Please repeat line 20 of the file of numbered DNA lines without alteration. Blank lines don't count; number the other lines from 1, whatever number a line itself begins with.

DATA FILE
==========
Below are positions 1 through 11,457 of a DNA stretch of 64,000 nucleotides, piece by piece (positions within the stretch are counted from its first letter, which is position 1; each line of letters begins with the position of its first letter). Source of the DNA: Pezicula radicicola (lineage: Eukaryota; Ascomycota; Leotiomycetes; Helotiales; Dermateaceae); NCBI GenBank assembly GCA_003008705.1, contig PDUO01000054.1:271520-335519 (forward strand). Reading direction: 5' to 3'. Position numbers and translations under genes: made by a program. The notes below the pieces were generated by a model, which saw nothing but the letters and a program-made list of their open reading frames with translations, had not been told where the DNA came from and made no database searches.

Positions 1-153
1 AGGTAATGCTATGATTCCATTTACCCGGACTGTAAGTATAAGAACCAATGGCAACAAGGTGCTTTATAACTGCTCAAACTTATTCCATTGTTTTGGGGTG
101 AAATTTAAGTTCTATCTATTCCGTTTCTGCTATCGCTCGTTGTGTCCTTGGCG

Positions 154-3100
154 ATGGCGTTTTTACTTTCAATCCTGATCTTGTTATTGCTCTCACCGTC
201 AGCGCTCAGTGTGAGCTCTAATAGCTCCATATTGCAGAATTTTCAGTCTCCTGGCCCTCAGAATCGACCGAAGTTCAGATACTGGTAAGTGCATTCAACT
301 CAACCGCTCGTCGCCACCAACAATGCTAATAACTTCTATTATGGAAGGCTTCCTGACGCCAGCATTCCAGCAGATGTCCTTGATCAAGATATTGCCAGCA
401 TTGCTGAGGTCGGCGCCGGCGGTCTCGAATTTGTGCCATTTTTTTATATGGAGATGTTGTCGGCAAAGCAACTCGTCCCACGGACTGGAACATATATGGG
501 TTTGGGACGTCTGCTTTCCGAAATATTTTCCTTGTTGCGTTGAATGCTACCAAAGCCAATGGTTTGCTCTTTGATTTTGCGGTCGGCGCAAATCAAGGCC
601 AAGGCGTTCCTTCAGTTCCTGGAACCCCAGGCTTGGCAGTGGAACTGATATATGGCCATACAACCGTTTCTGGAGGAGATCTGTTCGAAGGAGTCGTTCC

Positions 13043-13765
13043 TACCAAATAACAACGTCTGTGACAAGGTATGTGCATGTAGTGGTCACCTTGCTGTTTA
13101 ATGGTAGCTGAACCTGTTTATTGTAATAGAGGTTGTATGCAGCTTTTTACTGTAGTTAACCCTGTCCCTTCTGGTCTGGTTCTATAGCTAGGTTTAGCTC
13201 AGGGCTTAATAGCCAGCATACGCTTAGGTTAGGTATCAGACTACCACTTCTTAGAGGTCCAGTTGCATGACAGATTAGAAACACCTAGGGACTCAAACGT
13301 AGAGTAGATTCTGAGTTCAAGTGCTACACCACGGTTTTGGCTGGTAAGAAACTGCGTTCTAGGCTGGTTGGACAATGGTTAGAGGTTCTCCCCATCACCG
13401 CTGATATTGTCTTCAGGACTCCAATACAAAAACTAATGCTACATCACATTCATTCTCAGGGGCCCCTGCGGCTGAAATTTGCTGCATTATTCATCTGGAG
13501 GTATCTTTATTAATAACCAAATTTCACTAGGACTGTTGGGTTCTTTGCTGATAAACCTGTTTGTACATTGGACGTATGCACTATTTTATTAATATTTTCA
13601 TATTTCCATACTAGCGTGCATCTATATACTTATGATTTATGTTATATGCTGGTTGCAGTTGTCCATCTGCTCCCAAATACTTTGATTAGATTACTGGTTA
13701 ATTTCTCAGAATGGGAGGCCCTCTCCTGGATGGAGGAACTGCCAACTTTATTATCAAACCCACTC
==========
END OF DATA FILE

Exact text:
13701 ATTTCTCAGAATGGGAGGCCCTCTCCTGGATGGAGGAACTGCCAACTTTATTATCAAACCCACTC